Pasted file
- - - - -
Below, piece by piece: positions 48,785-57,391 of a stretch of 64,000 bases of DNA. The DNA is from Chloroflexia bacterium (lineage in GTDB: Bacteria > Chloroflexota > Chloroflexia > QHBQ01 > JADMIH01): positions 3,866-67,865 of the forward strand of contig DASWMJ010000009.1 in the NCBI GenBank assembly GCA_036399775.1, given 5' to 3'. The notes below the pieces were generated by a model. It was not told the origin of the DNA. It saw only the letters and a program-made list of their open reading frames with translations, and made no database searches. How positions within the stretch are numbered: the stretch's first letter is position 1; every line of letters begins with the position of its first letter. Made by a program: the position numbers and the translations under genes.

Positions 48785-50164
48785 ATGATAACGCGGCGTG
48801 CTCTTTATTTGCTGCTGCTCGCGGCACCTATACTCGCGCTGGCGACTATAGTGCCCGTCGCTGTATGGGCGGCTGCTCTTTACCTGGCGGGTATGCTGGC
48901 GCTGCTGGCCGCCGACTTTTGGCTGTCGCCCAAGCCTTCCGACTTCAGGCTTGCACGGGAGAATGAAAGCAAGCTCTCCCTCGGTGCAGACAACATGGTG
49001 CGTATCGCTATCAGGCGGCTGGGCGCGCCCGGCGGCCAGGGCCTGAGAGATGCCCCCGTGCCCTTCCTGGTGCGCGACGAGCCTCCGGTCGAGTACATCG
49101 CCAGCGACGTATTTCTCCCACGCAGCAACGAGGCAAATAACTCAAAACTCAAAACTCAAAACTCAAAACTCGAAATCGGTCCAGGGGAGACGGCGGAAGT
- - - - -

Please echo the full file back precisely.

Below, piece by piece: positions 48,785-57,391 of a stretch of 64,000 bases of DNA. The DNA is from Chloroflexia bacterium (lineage in GTDB: Bacteria > Chloroflexota > Chloroflexia > QHBQ01 > JADMIH01): positions 3,866-67,865 of the forward strand of contig DASWMJ010000009.1 in the NCBI GenBank assembly GCA_036399775.1, given 5' to 3'. The notes below the pieces were generated by a model. It was not told the origin of the DNA. It saw only the letters and a program-made list of their open reading frames with translations, and made no database searches. How positions within the stretch are numbered: the stretch's first letter is position 1; every line of letters begins with the position of its first letter. Made by a program: the position numbers and the translations under genes.

Positions 48785-50164
48785 ATGATAACGCGGCGTG
48801 CTCTTTATTTGCTGCTGCTCGCGGCACCTATACTCGCGCTGGCGACTATAGTGCCCGTCGCTGTATGGGCGGCTGCTCTTTACCTGGCGGGTATGCTGGC
48901 GCTGCTGGCCGCCGACTTTTGGCTGTCGCCCAAGCCTTCCGACTTCAGGCTTGCACGGGAGAATGAAAGCAAGCTCTCCCTCGGTGCAGACAACATGGTG
49001 CGTATCGCTATCAGGCGGCTGGGCGCGCCCGGCGGCCAGGGCCTGAGAGATGCCCCCGTGCCCTTCCTGGTGCGCGACGAGCCTCCGGTCGAGTACATCG
49101 CCAGCGACGTATTTCTCCCACGCAGCAACGAGGCAAATAACTCAAAACTCAAAACTCAAAACTCAAAACTCGAAATCGGTCCAGGGGAGACGGCGGAAGT